life

Combating the Societal Disease of Our Time

Norman Lear is credited with saying "Short-term thinking is the societal disease of our time." The corporate world has been sick with this disease for a long time and it is clear the disease has spread to other bodies in life: politics, entertainment and even the church. Perhaps you have seen the ramifications of being sick with this disease? We are feverishly addicted to the quarterly reports. We check the and and down of the sock market daily. We look to medication that can claims to change our lives thirty days. Content longer than three minutes is too long

We break up writing so to order lower the pressure of committing to read an entire paragraph. 

Photo by  William Iven  on  Unsplash

Photo by William Iven on Unsplash

Organizations infected with short-termism infect the members of that organization. Short-termism then spreads and the epidemic is upon us. We know the cure to break the fever, but ain't nobody have time for that.

Rather than prescribing new practices such as breathing or meditation, rather I offer up something that was recently taught to me. I cannot recall where it came from nor the more articulate way it is described, but it is the idea that we are only 10 people away from Jesus. 

The idea is that your life is really about 200 years rather than just the 70ish we think of. How do you get to impact 200 years?  Simply add three numbers.

  • The age of oldest person who knew you were born +
  • The number of years you live +
  • The death age of the youngest person who knew you when you die

This simple equation of impact means that the life impact of Jesus is not 2000 years away but only ten people away.

Short termism can be addressed by shifting how we think about the world. The monthly, quarterly or even annual reports are too short term. The Spirit of God has a different scale. Our little short term reports would be laughable if they were not so damaging to our bodies.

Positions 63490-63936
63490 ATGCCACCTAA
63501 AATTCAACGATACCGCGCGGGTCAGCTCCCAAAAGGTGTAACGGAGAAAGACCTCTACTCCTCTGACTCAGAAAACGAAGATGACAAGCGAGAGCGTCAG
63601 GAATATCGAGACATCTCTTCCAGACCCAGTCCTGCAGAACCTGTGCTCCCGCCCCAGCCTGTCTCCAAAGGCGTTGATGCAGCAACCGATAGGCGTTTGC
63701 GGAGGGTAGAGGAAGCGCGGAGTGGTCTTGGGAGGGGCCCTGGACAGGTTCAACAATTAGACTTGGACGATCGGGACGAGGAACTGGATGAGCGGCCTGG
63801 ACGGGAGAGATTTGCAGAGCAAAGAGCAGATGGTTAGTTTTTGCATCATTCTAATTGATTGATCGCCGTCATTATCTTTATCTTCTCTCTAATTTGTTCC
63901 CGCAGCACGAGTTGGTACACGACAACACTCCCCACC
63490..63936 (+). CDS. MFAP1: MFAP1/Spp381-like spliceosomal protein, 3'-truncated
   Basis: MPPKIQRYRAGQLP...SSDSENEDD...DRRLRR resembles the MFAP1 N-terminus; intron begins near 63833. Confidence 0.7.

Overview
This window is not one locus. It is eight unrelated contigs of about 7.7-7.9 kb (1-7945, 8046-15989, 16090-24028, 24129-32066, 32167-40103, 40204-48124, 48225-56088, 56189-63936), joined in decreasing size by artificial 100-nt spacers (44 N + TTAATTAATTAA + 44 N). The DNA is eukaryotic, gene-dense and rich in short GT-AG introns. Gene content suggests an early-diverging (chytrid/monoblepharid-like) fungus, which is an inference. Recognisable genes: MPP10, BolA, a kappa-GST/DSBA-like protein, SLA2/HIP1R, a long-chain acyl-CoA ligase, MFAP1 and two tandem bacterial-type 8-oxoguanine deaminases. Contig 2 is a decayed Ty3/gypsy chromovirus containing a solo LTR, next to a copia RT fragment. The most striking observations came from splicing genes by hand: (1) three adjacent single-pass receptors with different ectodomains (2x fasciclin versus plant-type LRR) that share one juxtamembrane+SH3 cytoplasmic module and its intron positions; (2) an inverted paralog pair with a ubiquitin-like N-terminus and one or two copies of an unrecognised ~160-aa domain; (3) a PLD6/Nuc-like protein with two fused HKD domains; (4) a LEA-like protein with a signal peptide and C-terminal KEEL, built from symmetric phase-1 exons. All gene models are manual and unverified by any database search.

The Key Difference Between a Cleanse and a Fast

If you are into cleanses then that is great, but do not confuse a cleanse with a fast. They are different.

Of course a cleanse is different from a fast in that many cleanses encourage taking in of some food or liquid and fasts generally do not. It is also true that there are some cleanses that call for fasting from food. I can list all the ways cleanses and fasts overlap or not, but beyond the superficialities, cleanses and fasts are fundamentally different in one way: what they embrace.

The promise of the cleanse is some combination of prolong life and/or health, greater energy, weight loss, better eating habits, etc. Be it the advice of Dr. Oz or any number of cleanses (liver, colon, juice, soup, coconut oil, sauna, etc.), there is a lot to be said for being more aware of what we are eating and how much of it we eat. There is nothing wrong to being healthy, and perhaps a cleanse is a good thing for all of us. However, the promise of the cleanse is that by practicing all these things you will stave off death for a little bit longer than you would otherwise. Cleanses embrace life.

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Conversely a fast is an intentional practice of limiting food for the purpose of coming face to face with your limitations and dependence upon others. It is purposefully entering into a state of limits in order to practice in order to be at peace with the limits of life. Fasts may have some physical discomfort but the intended discomfort of the fast is the discomfort we have with death. Thus the more we fast, the more we come to terms with our own deaths. Which is why fasts embrace death.

People are motivated to take on cleanses or fasts for a variety of reasons, and I am not in a position to dismiss these reasons. You may be a person who practice fasting and more power to you. However, if we embark on a fast that leads us to embrace life rather than embrace death, then we are really embarking on a cleanse by another name. 

The Greatest Wisdom From the Desert Christians - In One Line

I was sitting in my office the other day reading and trying to discover what the heck God would have for me to say on a Sunday morning, when a church member walked in and offered me a homemade blueberry scone. I accepted the gift, but stated I consumed a large breakfast about fifteen minutes just before. The young woman's face turned a bit downward as she realized that I was not planning on enjoying her gift.